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Ok, you got me on my lack of precision and missing sources. Estimates like "billions of Euros" and "hundreds of tons" are horribly vague and not a proper base for discussion.

To walk back my reputation I want to add this link: https://world-nuclear.org/information-library/country-profiles/countries-g-n/germany.aspx which provides a lot of hard facts. According to this report Germany hast to manage 11.500 metric tons of nuclear fuel. There's a state fund of 23.6 billion € for managing the waste. Also the energy companies have put back 38 billion € to build back the German reactors. "Millions of years" was plain wrong, spent nuclear fuel has half-lives as high as 24,000 years, which is not nothing but something to do math with.

Where it is difficult to do the math is the total cost of nuclear power in Germany. There are about 187 Billion € of state subsidies that some sources factor in and some don't. The risk of minor and major accidents and how to account for them is debated heavily. Same goes for renewables, where some sources factor in external costs for manufacturing, land and network, some don't. It's a mess and I no longer wonder why there are so many stark opinions pro and against nuclear power. 

It would make sense from an economical standpoint to let the running reactors run long term and rather refurbish older ones instead of building new power plants. To shut down the German reactors early has been a political decision fueled by the political problems around the waste and fear of accidents, not a scientific one. Same goes for the discussion about a nuclear renaissance, which could simply be made on a political basis. But if people want to pay a price (like higher energy prices) to reduce risk, all economical discussion will fall short. The war in Ukraine will shift public opinion towards nuclear, just because the fossils from Russia have become a political burden especially in Germany. But also the public opinion on big infrastructure projects have become very strained after the disastrous Berlin airport project.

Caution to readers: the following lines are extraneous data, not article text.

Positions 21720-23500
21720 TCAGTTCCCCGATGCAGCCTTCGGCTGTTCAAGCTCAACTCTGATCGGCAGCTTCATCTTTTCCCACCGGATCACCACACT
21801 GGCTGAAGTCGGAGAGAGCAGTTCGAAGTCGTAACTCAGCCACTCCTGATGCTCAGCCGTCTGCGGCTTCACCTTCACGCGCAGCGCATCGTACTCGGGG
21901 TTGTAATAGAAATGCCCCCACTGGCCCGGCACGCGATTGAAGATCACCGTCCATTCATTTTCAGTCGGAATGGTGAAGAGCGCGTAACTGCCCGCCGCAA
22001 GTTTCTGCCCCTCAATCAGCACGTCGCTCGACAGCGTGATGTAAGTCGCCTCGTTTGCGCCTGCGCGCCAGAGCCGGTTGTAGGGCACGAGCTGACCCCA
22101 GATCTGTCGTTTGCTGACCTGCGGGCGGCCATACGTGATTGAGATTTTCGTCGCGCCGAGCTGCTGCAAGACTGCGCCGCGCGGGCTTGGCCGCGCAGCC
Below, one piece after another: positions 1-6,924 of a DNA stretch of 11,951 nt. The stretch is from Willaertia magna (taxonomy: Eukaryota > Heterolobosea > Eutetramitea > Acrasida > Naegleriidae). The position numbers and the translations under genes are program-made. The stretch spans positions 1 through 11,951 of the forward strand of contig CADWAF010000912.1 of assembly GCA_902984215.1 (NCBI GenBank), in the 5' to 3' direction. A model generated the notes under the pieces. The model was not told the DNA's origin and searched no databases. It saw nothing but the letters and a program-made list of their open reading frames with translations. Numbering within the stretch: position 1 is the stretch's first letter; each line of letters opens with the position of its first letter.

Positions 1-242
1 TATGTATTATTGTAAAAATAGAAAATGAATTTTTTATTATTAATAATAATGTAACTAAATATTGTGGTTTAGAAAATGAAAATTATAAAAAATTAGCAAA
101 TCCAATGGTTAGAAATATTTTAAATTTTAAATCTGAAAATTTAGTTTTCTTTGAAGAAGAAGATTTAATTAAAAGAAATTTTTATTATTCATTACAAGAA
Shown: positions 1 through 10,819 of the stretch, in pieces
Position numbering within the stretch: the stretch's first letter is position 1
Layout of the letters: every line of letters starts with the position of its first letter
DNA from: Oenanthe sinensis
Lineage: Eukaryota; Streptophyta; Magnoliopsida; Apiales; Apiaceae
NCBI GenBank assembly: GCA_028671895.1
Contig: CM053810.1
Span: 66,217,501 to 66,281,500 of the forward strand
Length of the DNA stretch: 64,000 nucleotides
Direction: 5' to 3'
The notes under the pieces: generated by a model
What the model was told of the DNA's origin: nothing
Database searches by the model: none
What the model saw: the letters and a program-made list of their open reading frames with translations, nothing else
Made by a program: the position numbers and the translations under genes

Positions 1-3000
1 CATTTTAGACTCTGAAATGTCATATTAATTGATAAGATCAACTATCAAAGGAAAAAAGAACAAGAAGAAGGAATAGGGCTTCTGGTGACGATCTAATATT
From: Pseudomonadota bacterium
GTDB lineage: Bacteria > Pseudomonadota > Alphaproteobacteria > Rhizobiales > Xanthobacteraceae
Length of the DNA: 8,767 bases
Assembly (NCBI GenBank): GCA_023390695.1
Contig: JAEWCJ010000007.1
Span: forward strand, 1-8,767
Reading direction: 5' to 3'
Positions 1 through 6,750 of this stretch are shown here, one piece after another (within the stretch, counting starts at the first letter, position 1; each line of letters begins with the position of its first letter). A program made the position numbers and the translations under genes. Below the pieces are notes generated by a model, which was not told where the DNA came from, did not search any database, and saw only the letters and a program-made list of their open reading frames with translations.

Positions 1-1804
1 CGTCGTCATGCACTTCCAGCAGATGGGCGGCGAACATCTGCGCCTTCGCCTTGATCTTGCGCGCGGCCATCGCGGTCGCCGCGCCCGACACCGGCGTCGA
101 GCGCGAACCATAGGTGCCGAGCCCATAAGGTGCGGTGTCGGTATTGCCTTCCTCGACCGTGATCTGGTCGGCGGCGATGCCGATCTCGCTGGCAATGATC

It's not about the cost. It's about public opinion and I'm not looking forward to the debate. Ugh.

Most readers will agree the term "ugh fields" describes the avoidance part of basic procrastination. Finding an brand level scientific term for it with an emotional storytelling soundbite with only three letters is the part that needs to be acknowlegded here – kudos ... but flattery, ugh, read next article.

Buerocracy seems to be tedious at times, but in my opinion it's quite efficient.

Most buerocratic rituals still serve a purpose. There are a lot of decisions to be made by people and they simply want to follow an algorithm. Or a checklist. To do that without friction, people want to normalize their input, that's why everyone insists on the right form. It's standardization. 

Let's have a look where buerocracy is happening: when dealing with money. Nobody wants to be responsible, so everybody is trying to secure a paper trail that proves they made the right decision.

Buerocracy is complementing (or weeding out) the human factor, by it's narrow-minded nature. It enables to make decisions based on the effort someone has put into his credentials. 

Humans equipped with buerocracy are harder to game with sheer salesmanship and less prone to simple errors.